Chamishoh Mi Yo'dei'a

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by Zvi Akiva Fleisher

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1) Ch. 11, v. 26: "Ha'yom brochoh ukloloh" - Today a blessing and a curse - The word "ha'yom" seems unnecessary.

2) Ch. 12, v. 7: "Usmachtem b'chol mishlach yedchem" - And you shall rejoice in all that you apply your hand - What does this mean?

3) Ch. 13, v. 5: "Acha'rei Hashem Elokeichem teileichun uvo sidbokun" - After Hashem your G-d shall you walk and in Him shall you cleave - Why does our verse says "acha'rei" rather than "achar," given that "acha'rei means "after at a distance" while "achar" means "right after?"

4) Ch. 16, v. 15: "V'hoyiso ach so'mei'ach" - And you will be only joyous - The gemara Sukoh 12 derives from this expression that the night going into Shmini Atzerres is also included in the status of being joyous. "Ach" is a term that connotes limitation, and yet, it seems that we expand the joyous activities into the night of Shmini Atzerres.

5) Ch. 16, v. 16: "Sholosh p'omim bashonoh yeiro'eh chol z'churcho es pnei Hashem Elokecho" - Thrice a year shall all your males appear to the countenance of Hashem your G-d - Our Rabbis expound on the words in Shir Hashirim 7:2, "Mah yofu foma'yich banolim," that the footsteps of the bnei Yisroel when they make their thrice yearly pilgrimage is beautiful. This is puzzling, as when the bnei Yisroel actually appear in front of Hashem in the Mikdosh compound they are prohibited to wear shoes.



This word is key to understanding an insight into these words. No matter how productive or otherwise yesterday was, one must realize that Hashem gives him the present day, and it is up to him to either make it a day of blessing or ch"v the reverse. As well, each day should be viewed as a person's final day on this ephemeral world and therefore "Shuv yom echod lifnei misos'cho." A wise G-d fearing person will use the day for Torah, tefiloh, and maasim tovim. A foolish person will fill it with perceived "fun." Thus each and every day of life carries in it the potential for "brochoh" or "kloloh." This gives us a new understanding of the Rosh Hashonoh prayer "Ha'yom haras olom," - every new 'today' is the conception of a new world, a new opportunity, "Ha'yom yaamid bamishpot kol y'tzurei olomim," all the creations of the world will stand in judgment for how they used the "ha'yom." (The Holy Admor of Kotzk)


1) The Sifri derives from the word form "simchoh found here and also later in verse 27, that just as over there the verse discusses offering "shlomim" sacrifices on Yom Tov (called "shalmei simchoh"), so too here, the verse means "shalmei simchoh."

2) Sforno says that it means that all your endeavours should be done in joy, as per the verse, "Ivdu es Hashem b'simchoh" (T'hilim 100:2).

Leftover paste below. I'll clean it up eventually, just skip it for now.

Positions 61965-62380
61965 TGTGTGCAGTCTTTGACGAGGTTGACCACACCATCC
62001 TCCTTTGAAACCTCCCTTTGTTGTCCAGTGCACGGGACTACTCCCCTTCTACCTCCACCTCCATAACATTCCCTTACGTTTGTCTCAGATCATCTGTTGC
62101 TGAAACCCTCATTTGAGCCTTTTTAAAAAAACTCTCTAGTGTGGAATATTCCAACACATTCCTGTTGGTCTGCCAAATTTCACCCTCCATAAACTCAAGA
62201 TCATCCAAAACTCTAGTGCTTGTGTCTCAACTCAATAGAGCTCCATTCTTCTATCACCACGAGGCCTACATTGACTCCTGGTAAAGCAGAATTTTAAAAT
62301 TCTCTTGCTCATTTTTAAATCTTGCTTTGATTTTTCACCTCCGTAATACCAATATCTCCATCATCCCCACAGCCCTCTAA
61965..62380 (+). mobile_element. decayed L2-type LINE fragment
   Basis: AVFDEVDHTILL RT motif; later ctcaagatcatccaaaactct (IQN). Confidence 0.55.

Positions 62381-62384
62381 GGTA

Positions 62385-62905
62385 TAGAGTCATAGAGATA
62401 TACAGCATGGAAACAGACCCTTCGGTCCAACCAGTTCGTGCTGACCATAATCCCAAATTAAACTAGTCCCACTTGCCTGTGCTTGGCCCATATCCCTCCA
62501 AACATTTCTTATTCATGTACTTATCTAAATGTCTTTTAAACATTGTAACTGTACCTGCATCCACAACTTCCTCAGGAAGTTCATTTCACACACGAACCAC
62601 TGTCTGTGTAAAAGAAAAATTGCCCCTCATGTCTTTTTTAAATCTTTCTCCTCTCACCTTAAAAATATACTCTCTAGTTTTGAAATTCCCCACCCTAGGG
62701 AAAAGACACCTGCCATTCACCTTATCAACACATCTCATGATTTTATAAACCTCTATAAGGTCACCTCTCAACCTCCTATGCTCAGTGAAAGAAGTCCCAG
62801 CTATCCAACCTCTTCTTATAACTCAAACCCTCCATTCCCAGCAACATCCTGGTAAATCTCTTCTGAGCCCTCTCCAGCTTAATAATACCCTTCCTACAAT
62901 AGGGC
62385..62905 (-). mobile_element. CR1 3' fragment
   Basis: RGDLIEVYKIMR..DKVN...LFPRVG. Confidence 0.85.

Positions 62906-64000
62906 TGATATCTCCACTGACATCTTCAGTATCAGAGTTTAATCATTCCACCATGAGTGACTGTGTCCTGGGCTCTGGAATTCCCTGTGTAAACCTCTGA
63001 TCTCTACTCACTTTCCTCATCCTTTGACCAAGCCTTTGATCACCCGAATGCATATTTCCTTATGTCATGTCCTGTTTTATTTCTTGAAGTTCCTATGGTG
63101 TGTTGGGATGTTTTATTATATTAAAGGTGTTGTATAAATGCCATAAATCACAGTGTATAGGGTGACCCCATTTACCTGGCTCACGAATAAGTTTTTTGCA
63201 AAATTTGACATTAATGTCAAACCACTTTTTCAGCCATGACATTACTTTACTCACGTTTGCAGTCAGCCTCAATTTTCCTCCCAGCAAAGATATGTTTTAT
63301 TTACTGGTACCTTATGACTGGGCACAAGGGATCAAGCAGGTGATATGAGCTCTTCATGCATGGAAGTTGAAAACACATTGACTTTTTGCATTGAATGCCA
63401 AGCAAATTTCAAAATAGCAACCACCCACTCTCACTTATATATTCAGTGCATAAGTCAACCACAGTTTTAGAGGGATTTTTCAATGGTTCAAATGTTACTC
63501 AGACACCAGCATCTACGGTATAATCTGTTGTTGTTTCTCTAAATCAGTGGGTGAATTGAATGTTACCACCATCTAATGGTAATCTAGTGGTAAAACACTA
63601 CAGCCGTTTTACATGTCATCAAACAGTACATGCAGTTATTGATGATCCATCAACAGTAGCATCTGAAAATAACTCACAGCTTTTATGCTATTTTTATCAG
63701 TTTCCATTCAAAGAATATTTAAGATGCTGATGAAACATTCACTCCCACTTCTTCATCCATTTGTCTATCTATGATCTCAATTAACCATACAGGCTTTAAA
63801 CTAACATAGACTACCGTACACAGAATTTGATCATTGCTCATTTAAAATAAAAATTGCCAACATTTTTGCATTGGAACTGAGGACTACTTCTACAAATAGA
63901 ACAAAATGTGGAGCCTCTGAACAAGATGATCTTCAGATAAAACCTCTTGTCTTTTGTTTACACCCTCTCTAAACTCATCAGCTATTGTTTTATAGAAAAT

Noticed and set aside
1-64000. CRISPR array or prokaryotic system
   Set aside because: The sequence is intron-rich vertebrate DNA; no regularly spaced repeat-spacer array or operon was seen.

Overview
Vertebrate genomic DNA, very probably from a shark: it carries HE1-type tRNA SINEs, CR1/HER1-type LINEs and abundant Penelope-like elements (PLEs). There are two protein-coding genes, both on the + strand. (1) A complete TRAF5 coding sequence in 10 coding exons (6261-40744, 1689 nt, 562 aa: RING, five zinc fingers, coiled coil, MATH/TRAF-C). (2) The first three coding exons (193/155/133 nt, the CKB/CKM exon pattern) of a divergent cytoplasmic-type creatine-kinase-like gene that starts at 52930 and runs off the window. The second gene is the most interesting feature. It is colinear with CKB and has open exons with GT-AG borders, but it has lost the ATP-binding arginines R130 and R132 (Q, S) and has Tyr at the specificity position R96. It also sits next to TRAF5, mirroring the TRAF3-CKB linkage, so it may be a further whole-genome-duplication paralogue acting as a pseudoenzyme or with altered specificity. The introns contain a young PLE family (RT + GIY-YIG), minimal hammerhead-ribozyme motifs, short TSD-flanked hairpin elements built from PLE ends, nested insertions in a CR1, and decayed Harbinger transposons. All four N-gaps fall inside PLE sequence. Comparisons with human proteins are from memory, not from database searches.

3) Rabbi S.R. Hirsch writes that we are to rejoice in our realization that the success of "b'chol mishlach yedchem" comes from "asher beirach'cho Hashem Elokecho."


The Chofetz Chaim was together with the Imrei Emes on their way to the Kneisioh G'doloh. The Chofetz Chaim asked the Rebbe this question. The Imrei Emes answered that this is to convey the view of the person who is attempting to go after Hashem. The further away he feels, notwithstanding all his efforts, the more he is cleaving to Hashem, "uvo sidbokun," as per the words in T'hilim, "Korov Hashem l'nish'b'rei leiv."


Commentators struggle with this statement. The Chasam Sofer in his "droshos" explains that if we were to not add on the night of Shmini Atzerres we would not slaughter a shlomim offering on Hoshanoh Raboh, as it would be sufficient to slaughter it the next day. A shlomim may be consumed on the day it was slaughtered, the following night, and the following day until nightfall. Although we are expanding the joy into the night of Shmini Atzerres, we are actually diminishing the joy, because we would then slaughter the shlomim on Hoshanoh Raboh and it would become void, "nosar," the next evening, rather than slaughtering it on the day of Shmini Atzerres and extending the joyous consumption of the shlomim into "isru chag."


In our Yom Tov prayers we say, "V'hosheiv Kohanim laavodosom uLviim l'shirom ulzimrom v'hosheiv Yisroel linveihem." True that it is a befitting prayer that the bnei Yisroel be returned safely to their abodes after their coming to Yerusholayim for the Yom Tov, but how does this request flow after the requests for those who do their services in the Beis Hamikdosh should be reinstated? The answer is that we pray that after being exposed to the holy services done by the Kohanim and Lviim, we express our wishes that the bnei Yisroel return to their homes with these exalted matters still percolating in their minds. If so, this is the intention of "banolim." When the bnei Yisroel make a pilgrimage their footsteps when shod and returning home with the spiritual fire still within them are "mah yofu." (Rabbi Shimon Schwab)



See also Sedrah Selections, Oroh V'Simchoh - Meshech Chochmoh on the Weekly Parsha and Chasidic Insights

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